When we set out from Bridgeport that morning, the organizers distributed a flyer saying that the terminus in Greenwich Village couldn't accommodate 3000 people and suggesting that we spend a couple extra hours at the lunch stop so that our arrival in the City would more or less coincide with the closing ceremonies and parade scheduled for 4:00. I was not keen on either the parade or an extended lunch in the rain, so I kept going. Very, very few people seemed to be thinking along the same lines, though, and for the first time in three days I found myself alone on the road. Route anxiety set in immediately -- no one to follow! Worse, even though the route was marked with arrows, they'd used water-based paint and the things were smearing and disappearing. I pulled a disintegrating map out of my jersey pocket and worked from it.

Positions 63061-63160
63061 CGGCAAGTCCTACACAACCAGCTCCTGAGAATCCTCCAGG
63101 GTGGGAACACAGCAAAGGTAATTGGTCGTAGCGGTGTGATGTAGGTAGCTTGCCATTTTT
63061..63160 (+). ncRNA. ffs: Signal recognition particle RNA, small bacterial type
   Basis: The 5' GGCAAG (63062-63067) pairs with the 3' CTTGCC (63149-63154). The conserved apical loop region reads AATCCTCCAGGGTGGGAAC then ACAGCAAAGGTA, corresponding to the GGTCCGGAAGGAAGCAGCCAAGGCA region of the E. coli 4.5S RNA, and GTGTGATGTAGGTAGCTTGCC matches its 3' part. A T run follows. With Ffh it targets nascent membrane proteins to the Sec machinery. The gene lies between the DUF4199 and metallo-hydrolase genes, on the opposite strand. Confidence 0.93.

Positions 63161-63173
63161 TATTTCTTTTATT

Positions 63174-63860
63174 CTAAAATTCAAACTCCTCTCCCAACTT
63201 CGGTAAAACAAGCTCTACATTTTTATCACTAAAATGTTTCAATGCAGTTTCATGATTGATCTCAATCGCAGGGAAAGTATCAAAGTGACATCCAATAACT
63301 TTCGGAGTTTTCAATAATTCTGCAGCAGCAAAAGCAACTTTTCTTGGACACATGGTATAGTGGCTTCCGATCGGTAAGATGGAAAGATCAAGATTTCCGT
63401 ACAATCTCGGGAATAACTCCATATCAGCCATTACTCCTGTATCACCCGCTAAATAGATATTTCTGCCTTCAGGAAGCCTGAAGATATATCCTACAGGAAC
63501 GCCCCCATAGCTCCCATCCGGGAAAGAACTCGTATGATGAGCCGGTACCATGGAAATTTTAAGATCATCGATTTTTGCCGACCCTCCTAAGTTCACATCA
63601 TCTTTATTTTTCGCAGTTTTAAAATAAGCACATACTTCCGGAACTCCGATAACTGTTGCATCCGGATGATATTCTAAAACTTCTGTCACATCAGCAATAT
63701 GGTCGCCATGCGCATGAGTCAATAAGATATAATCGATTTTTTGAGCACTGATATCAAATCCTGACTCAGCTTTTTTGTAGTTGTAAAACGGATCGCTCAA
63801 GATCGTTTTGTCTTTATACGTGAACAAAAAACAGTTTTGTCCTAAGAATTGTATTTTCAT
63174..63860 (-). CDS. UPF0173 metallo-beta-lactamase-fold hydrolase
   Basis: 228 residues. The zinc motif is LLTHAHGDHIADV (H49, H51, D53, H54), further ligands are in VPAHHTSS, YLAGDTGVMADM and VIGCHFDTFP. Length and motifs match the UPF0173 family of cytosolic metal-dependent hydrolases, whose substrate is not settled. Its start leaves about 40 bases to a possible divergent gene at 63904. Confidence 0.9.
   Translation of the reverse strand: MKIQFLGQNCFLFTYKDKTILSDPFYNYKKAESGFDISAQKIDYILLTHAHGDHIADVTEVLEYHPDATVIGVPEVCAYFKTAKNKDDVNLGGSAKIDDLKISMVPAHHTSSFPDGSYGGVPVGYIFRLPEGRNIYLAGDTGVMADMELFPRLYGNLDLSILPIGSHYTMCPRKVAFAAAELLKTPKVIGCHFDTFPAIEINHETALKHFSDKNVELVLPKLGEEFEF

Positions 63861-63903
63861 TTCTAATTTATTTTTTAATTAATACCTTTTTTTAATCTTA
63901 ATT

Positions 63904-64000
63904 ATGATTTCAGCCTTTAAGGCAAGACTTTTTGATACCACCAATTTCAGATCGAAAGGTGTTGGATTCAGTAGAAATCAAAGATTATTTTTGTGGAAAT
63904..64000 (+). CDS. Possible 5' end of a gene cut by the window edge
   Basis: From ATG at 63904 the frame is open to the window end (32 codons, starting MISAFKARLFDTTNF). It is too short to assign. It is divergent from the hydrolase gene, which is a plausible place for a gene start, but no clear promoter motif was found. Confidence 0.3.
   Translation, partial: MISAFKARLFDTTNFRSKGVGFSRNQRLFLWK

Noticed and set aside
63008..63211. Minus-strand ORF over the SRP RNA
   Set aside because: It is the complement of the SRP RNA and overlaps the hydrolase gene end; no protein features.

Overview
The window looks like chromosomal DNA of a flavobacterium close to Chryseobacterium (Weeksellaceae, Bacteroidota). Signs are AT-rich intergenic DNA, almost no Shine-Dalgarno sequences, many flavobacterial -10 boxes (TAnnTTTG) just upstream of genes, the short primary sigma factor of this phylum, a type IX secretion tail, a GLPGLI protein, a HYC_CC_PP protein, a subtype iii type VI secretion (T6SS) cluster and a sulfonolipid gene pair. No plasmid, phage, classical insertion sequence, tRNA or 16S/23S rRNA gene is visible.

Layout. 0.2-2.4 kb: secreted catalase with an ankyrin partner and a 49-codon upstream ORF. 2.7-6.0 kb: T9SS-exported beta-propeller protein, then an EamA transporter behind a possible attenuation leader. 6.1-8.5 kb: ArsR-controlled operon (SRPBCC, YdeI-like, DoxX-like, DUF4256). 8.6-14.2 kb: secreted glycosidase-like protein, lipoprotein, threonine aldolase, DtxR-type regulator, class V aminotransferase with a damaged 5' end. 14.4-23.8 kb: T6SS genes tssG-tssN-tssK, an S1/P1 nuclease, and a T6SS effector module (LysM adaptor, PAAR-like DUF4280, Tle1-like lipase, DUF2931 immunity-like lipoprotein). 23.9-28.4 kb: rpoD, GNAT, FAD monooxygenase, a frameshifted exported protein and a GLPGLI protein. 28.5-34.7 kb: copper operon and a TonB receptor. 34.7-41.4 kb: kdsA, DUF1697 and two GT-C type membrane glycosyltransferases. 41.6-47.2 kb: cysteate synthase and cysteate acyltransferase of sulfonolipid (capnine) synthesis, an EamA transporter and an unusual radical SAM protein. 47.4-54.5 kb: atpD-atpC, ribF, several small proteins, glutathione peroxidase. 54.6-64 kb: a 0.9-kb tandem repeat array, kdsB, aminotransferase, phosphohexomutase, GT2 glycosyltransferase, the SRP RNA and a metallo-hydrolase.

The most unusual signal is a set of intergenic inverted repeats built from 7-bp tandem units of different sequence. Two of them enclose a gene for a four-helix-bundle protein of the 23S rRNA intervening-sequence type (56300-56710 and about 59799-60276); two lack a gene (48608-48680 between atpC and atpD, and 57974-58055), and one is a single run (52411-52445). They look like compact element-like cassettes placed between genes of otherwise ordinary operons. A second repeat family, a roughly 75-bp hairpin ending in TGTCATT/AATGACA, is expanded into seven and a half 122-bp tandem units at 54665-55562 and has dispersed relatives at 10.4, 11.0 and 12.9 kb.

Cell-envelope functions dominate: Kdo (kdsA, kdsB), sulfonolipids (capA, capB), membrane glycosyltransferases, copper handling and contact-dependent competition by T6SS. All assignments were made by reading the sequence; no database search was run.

It stopped raining and the riding grew easier. Periodically I met up and rode with a small groups of people who, like me, had chosen to press on through lunch, but we never stayed together very long and I was alone when I hit Manhattan. Riding on the island was surprisingly easy -- at 1:30 on a Sunday, I guess everyone was still in church. At 165th I ran into two fellows and we drafted one another down Riverside to 23d. (Drafting was streng verboten by the organizers -- cause for immediate expulsion -- and it was only now, in New York City where no one could tell AIDS riders from anyone else, that we felt comfortable in this flagrant violation.) During our sprint we came up on a fellow who was thrusting his fist into the air in what looked like a victory gesture, but he was all by himself and it was several miles to the finish so we asked him about it. He said he'd fallen a few miles back and thought he'd broken his wrist, but that he'd made it this far and was goddamned if he was going to quit now. Go on, go on, he said, I don't want any help, and so we continued.